August 27, 2013 – A failed attempt to initiate violence by 969 members, including Buddhist monks, illustrated something of the method of ethnic cleansing in Burma. A masked man in Thandwe attacked a Buddhist woman. While there was no way to determine the attacker’s ethnicity, organized Rakhine crowds operated under the assumption, or ruse, that the man was Muslim.

Burma - Burning Houses

Here was a clear attempt by ultra-nationalist organization 969, a group officially backed by Thein Sein and the Burmese government, to stage a crime in order to initiate ethnic cleansing in Thandwe using the same formula successfully employed in other Burmese locales including Thandwe itself earlier this year.

In Lashio, on May 29, 2013, a rumor that a Muslim man had set a Buddhist woman on fire was circulated. Crowds surrounded a local police station, demanding to lynch the suspect. When the police refused to hand over the suspect, the crowd conducted ethnic cleansing of the town, destroying Muslim shops, mosques, and homes with fire and rudimentary weapons. Some locals noted that the violent thugs seemed not to be local residents and witnesses noted the singing of patriotic Myanmar songs, something very unusual in Shan State which has been in conflict with the nationalist military government for decades. Security forces tolerated the violence for two days before restoring order.

In Thandwe, on July 1, 2013, a rumor that a Muslim man had sexually assaulted a Buddhist woman was circulated. A crowd of about 50 formed outside a local police station, demanding to lynch the suspect. When police refused, the crowd burned down two Muslim houses. While security forces were able to disperse the crowd, three Muslims were injured.

In Htan Kone, on August 25, 2013, a rumor that a Muslim man had sexually assaulted a Buddhist woman was circulated. Crowds surrounded a local police station, again demanding to lynch the suspect. Police refused and the crowd conducted a campaign of ethnic cleansing, destroying Muslim homes and property. Security forces allowed the 1000-strong rioters to conduct their campaign before restoring order and conducting some 12 unconfirmed arrests. A Member of Parliament who later went to investigate the violence was refused access to the alleged 12 detainees and told by locals that many of the rioters were not from Htan Kone.

In Thandwe Township, on October 1, 2013, a conflict over parking escalated to attacks on Kaman Muslims as over 100 houses were razed by rampaging mobs in villages in Thandwe Township. Security Forces disarmed the Muslim villages in advance, then stood by and told Muslims to run away as the mobs killed Muslims and torched Kaman homes. Burmese President Thein Sein and several other observers commented that attackers appeared to be outsiders.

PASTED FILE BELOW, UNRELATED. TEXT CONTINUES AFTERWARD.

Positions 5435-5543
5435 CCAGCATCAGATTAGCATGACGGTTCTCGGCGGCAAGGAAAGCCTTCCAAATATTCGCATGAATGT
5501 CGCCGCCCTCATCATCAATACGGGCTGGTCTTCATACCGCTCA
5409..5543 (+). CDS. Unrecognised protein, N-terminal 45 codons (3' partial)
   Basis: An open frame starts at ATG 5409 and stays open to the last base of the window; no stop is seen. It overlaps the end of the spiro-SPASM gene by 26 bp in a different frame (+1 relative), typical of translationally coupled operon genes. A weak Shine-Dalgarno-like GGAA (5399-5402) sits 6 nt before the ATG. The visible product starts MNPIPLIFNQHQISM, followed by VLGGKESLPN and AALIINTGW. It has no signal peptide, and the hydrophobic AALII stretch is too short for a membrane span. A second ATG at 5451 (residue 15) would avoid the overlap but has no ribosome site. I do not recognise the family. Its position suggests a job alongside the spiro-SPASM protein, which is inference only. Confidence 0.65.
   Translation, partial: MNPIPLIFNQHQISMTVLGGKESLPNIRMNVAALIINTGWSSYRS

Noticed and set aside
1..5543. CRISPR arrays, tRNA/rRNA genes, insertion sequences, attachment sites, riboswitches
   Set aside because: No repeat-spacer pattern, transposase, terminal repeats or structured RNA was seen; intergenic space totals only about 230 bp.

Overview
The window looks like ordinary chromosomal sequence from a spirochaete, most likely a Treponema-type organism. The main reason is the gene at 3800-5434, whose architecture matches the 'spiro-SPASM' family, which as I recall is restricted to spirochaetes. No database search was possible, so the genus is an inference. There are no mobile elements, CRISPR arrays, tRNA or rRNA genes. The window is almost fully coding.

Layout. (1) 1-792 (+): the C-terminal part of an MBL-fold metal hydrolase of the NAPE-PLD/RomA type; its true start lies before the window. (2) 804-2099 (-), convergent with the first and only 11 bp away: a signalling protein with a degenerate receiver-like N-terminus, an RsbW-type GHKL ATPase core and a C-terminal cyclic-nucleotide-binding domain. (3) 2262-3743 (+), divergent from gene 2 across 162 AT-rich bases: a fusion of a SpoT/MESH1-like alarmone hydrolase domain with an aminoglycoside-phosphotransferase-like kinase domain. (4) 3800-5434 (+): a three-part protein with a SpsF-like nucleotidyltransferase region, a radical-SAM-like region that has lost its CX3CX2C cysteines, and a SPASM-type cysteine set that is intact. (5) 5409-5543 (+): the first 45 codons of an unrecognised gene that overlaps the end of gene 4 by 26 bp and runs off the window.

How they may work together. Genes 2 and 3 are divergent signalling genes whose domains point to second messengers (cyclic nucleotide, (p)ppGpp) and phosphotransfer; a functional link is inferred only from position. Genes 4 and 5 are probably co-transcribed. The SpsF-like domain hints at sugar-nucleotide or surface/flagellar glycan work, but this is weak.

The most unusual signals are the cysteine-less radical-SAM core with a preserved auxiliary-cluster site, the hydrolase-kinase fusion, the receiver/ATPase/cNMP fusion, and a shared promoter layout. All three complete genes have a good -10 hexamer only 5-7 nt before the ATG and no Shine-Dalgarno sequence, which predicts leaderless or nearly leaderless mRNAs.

Something of a pattern is emerging with regard to ethnic cleansing in Burma. In all above examples, as well as ethnic cleansing conducted in Sittwe, Meiktila, and Okkan, the formula was followed more or less to the letter:

1) A crime, real or imagined, is rumored to have been committed against a Buddhist.

2) An organized mob is formed quickly outside a local police station, if the suspect is being held there.

3) The police, appearing to uphold the rule of law, refuse access to the suspect.

4) The mob conducts ethnic cleansing and killing in the area.

5) Security forces stand by and observe the violence without intervening.

6) The Muslim population moves  into squalid, isolated ghettos or IDP camps, where they are persecuted by security forces.

7) After the event, some witnesses report that many of the rioters appeared not to be locals.

 The second step in the process, while it is not always a feature of the violence, is essential to the foreign relations of Burma. The police are able to maintain the appearance of upholding the rule of law. When the mobs commit violence, however, security forces stand by and do nothing, or, in some cases as the BBC reported, have been observed to be actively involved in the violence. This latter feature has waned recently, with security forces restoring order in two to three days, after the bulk of ethnic cleansing has been achieved. The curious reports that many of the rioters appear not to be locals have brought into question whether groups of rioters are actually transported in by government or 969 organizers. Groups potentially involved could include the allusive Swan Arshin or Taung Tha Army, although no hard evidence exists to support this.

Security forces have also been involved in a controversial campaign to register Rohingya Muslims as “Bengali,” an attempt to back legal expulsion of the group from Burma or possibly a stage in the preparation for genocide. In July, the border security force Nasaka was disbanded, but almost immediately the same ex-Nasaka members were observed in instances of government violence in IDP camps, sources in Burma reported to the Sentinel Project as recently as late August.